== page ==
The TSA Knows How To Make It Easier To Fly During The Holidays

by SharonKurheg

The Transportation Security Administration (TSA) has been the source of annoyance for many, and the butt of jokes for probably even more. Fortunately, despite the individual TSA workers who sometimes act as if their career goal is to make travelers miserable, from a corporate point of view, they actually seem to have a sense of humor.

No, really!

The TSA Blog (they also have an Instagram and Twitter) began in January 2008 and was written by Public Affairs/Social Media Lead, Bob Burns, until his untimely death in late 2017. His posts, and the ones of those who have written for the blog, on and off, since, are a mixture of information and, believe it or not, a dry sense of humor. Some posts just review how many firearms were found in carry-on bags during the previous week. Still, if you dig a little deeper, especially into the list of things you are and are not allowed to bring in your carry on and/or onto a plane at all, it may give you a little smile – especially when it comes to the winter holiday season entries. Here are some examples from past years:

  • Annoying Family Members:
    We’ve had many requests, but we cannot add annoying family members to the No Fly List.
  • Beautiful holiday-themed wrapping paper and gift bags, oh what a sight!:
    While wrapped presents aren’t prohibited, we highly encourage you to keep your presents unwrapped in case our TSA officers need to inspect them. Both our officers and the jolly folks waiting in line behind you will be as merry as Mrs. Claus if you leave the wrapping for later.
  • Behold, new tablets, laptops, smartwatches galore!:
    Secret Santa’s got nothin’ on these guys! Tablets, e-readers, smartwatches, electronic game consoles, and blue tooth speakers can all come on board in your carry-on bag. Remember, if the device is larger than a cell phone, you’ll need to remove the item from your carry-on bag at the security checkpoint.
  • Christmas Crackers:
    Not the kind you eat with a delicious cheese-ball, but the kind that “cracks” when you pull it apart. They’re a part of a lot of people’s Christmas traditions, but they’re prohibited on aircraft.
  • Christmas Sweaters:
    While some Christmas sweaters some can have a nauseating effect on passengers, they are currently permitted through TSA checkpoints.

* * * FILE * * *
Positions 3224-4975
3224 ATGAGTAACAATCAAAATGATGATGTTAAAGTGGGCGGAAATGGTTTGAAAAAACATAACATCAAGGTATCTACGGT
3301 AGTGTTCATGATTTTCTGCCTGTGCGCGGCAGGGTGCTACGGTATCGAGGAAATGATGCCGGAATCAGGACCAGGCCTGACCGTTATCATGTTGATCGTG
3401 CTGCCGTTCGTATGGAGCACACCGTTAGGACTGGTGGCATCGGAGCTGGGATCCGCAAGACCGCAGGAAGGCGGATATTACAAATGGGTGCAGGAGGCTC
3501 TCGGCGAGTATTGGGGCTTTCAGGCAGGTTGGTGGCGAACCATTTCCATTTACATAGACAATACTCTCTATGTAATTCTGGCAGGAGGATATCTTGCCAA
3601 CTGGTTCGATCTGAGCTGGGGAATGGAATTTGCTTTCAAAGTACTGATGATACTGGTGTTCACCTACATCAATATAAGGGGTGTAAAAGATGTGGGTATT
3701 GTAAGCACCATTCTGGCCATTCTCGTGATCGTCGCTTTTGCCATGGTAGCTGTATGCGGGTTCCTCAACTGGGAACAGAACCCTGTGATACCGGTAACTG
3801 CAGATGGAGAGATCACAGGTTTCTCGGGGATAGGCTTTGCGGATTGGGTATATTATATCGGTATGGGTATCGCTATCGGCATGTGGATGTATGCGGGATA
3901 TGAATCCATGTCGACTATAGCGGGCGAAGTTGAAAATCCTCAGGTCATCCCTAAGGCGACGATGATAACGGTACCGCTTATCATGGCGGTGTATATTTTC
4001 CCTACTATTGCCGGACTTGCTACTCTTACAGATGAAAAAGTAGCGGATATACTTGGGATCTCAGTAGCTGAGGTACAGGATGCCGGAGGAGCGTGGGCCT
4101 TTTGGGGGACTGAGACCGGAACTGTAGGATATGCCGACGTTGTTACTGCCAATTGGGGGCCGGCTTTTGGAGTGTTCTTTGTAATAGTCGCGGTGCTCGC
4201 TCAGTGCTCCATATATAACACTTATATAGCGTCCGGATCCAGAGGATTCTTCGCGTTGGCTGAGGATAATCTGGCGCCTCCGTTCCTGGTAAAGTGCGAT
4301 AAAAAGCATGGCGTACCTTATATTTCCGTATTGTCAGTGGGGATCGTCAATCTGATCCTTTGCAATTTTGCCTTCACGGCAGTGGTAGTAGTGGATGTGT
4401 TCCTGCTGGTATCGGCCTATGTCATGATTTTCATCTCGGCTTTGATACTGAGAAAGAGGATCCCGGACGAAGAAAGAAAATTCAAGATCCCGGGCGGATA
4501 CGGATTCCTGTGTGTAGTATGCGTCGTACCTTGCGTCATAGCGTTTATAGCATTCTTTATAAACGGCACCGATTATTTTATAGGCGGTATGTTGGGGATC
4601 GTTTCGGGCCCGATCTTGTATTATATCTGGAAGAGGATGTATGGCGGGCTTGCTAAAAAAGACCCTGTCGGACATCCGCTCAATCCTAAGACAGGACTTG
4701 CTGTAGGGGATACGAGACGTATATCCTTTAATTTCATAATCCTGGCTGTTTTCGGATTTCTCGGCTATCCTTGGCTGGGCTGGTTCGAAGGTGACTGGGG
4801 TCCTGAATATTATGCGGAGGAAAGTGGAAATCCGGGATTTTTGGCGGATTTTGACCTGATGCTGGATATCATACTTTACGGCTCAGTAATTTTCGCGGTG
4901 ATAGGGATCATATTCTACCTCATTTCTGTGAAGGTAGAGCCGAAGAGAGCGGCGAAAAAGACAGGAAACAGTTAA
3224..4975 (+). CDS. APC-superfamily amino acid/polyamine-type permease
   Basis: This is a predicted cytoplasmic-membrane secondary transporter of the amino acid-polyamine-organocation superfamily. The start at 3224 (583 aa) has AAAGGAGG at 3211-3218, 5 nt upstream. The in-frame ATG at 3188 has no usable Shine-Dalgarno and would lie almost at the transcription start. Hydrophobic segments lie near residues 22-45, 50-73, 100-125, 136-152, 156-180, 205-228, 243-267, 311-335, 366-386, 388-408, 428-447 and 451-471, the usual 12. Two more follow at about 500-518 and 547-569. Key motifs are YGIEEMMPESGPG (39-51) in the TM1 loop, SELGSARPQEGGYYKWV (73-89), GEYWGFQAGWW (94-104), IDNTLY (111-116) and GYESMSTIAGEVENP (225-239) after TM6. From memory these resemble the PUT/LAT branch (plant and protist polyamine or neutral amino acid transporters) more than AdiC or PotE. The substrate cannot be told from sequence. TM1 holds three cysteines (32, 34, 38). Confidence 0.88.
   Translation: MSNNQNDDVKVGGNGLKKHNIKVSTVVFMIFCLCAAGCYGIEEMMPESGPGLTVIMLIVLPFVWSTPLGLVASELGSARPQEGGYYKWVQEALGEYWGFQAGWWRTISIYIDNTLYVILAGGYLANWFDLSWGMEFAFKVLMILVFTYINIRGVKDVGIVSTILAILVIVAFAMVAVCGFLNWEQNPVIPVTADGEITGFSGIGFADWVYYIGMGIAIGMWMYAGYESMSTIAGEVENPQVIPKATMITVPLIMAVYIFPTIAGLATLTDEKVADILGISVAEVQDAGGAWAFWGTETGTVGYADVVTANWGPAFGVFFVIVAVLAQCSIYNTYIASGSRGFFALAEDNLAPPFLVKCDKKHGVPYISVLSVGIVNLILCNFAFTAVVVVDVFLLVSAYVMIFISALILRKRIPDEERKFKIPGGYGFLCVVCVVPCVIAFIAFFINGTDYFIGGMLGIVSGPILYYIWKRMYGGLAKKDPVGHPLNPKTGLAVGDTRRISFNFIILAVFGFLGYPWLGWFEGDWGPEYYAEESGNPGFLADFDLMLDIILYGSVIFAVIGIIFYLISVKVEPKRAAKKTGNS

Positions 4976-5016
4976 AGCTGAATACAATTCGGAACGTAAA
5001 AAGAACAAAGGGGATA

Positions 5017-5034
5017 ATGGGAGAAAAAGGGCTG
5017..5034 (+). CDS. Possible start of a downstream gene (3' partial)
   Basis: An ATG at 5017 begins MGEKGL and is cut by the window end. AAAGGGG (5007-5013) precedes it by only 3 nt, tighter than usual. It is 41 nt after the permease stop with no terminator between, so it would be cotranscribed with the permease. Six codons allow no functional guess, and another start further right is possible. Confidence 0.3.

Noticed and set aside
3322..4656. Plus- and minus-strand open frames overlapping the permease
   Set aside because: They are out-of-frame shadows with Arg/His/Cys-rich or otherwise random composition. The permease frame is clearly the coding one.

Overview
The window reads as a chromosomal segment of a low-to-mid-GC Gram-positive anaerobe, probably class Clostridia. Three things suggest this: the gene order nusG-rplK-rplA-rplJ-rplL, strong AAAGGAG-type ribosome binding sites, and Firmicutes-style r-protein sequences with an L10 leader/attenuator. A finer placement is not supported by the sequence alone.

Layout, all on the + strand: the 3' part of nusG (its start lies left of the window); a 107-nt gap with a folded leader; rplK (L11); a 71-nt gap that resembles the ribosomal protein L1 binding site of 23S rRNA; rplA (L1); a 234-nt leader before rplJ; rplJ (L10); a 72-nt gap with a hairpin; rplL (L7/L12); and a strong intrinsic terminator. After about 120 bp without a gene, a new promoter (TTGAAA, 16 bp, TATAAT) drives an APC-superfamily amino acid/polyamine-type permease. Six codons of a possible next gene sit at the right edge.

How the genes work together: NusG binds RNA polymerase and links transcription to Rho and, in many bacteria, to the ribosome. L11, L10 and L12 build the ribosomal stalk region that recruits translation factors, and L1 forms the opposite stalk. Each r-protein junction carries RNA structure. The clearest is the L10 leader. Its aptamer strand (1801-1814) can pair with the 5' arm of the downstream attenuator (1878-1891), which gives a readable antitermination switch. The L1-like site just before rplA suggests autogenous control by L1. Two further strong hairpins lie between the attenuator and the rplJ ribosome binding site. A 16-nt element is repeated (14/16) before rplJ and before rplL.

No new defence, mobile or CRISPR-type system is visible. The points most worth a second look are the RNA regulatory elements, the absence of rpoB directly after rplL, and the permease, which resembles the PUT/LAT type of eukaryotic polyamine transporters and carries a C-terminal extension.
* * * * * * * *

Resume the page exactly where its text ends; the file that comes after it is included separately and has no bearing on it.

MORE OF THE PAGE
• Eggnog:
    Eggnog can be an alternative to fuel depending on who’s mixing it. Sometimes there’s a fine line between a beverage and hazmat. Just sayin’… Remember the 3.4 oz baggie rule at the checkpoint. Unless it’s in a small container (3.4 oz or less), this tasty liquid treat is not allowed as carry-on.
  • Eight “crazy nights” indeed!:
    Consider your menorah and Chanukah candles golden to bring in your carry-on. If your menorah uses oil to light those candles (#impressed!), make sure it follows the 3-1-1 liquid rule or go ahead and put it in your checked bag.
  • Fruitier than fruit cake…is that possible??:
    Fruit cake, and no we’re not talking about Great Aunt Myrtle, is welcome to join you in your carry-on along with your sufganiyot (traditional Chanukah jelly donuts), plum cake, gingerbread cookies and other sugary treats. While it’s not required, consider removing your food from your carry-on bags and placing it in a separate bin to expedite the screening process.
  • Hmmm, how’d that snowman get stuck in a glass ball of water? And does glitter come from the North Pole? #snowglobemysteries:
    Ornaments, shimmering decorations, and snow globes are what holidays are made of. And while most of these whimsical objects are fine to bring in your carry-on, it’s important to remember this rule of thumb: We are not in cahoots with the Heat Miser, but most snow globes are not permitted in your carry-on luggage. They are sealed containers full of liquid that would have to be opened and destroyed to test. We’re not in the business of busting snow globes, so we suggest you place them in your checked baggage or mail them ahead of time. Snow globes can only have 3.4 ounces of liquid or less and need to fit in a quart-sized resealable plastic bag. So shake it up Mr. Snowman!
  • Holiday beverages!:
    Sparkling schnapps, mulled wine, buttered rum punch, and peppermint chocolate martinis…it’s the most wonderful time of the year! Go ahead and stock these delicious beverages in your checked bag’s makeshift mini-bar right next to your ugly holiday sweater collection. If it’s the stuff that makes Santa and his reindeer sway (contains 24-70% alcohol), keep these guys in their original unopened packaging and make sure to only bring 5 liters or less.
  • A holiday without lights?! Bah humbug:
    Light up the holiday! You can bring your string of multicolored twinkling lights in either your carry-on or checked bags. Just make sure you don’t get tangled up in them on the way through the security checkpoint.
  • Let’s spruce up the holidays, shall we?:
    Poinsettias, holly, and laurel really green up the holidays during the cold winter months. That’s why we’re happy to say that you can bring a plant as a carry-on as long as your plant fits in the overhead compartment or under your seat. No judgment if your plant is sporting a seasonal hat or beard.
  • Mistletoe:
    Although the name may sound a bit nefarious, mistletoe (not missile-toe) is permitted. Just don’t expect the person sitting in the middle seat to kiss you.
  • Travel Advice for Frosty the Snowman:
    You are not frozen solid and are larger than 3.4 ounces, so you may not board the plane.


By the way, if you plan to be flying this holiday season, click here for a very helpful TSA blog post that gives advice about traveling in mid-late December.

Safe travels to you and yours!

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